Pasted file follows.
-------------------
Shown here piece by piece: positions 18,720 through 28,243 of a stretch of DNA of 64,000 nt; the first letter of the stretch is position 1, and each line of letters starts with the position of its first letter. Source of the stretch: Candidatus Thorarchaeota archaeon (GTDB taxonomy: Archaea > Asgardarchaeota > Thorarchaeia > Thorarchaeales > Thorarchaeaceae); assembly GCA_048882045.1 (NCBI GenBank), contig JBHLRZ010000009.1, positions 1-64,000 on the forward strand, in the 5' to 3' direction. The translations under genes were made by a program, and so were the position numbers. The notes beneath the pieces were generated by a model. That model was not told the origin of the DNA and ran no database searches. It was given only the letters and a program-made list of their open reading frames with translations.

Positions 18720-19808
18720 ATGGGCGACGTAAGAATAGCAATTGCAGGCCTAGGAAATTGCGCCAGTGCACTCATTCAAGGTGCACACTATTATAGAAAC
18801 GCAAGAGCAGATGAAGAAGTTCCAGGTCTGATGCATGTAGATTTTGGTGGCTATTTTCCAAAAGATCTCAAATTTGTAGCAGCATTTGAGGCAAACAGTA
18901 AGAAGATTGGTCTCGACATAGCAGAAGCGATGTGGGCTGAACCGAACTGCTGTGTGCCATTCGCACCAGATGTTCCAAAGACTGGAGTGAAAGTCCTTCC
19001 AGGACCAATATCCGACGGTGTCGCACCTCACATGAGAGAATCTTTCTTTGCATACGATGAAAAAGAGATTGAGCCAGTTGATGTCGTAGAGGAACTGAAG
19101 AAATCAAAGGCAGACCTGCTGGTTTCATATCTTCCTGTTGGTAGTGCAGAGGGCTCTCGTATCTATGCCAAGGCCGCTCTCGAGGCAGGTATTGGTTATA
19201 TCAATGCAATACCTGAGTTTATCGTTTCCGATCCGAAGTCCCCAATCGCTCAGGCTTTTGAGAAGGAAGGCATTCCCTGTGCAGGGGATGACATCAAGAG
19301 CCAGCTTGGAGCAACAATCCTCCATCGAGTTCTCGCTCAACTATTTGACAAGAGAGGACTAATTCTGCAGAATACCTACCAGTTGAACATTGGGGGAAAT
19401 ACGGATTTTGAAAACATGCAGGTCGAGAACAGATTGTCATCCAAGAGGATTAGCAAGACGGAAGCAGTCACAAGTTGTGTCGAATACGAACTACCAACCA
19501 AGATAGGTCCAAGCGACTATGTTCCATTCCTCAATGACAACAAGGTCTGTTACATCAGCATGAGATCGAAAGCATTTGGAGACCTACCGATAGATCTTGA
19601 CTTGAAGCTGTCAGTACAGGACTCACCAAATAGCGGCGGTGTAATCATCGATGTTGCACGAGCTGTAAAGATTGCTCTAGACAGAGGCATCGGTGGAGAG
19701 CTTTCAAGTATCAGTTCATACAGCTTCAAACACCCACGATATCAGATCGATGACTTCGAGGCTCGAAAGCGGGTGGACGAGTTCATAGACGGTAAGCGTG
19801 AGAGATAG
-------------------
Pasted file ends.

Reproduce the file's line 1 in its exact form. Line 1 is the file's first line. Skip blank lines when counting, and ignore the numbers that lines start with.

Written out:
Shown here piece by piece: positions 18,720 through 28,243 of a stretch of DNA of 64,000 nt; the first letter of the stretch is position 1, and each line of letters starts with the position of its first letter. Source of the stretch: Candidatus Thorarchaeota archaeon (GTDB taxonomy: Archaea > Asgardarchaeota > Thorarchaeia > Thorarchaeales > Thorarchaeaceae); assembly GCA_048882045.1 (NCBI GenBank), contig JBHLRZ010000009.1, positions 1-64,000 on the forward strand, in the 5' to 3' direction. The translations under genes were made by a program, and so were the position numbers. The notes beneath the pieces were generated by a model. That model was not told the origin of the DNA and ran no database searches. It was given only the letters and a program-made list of their open reading frames with translations.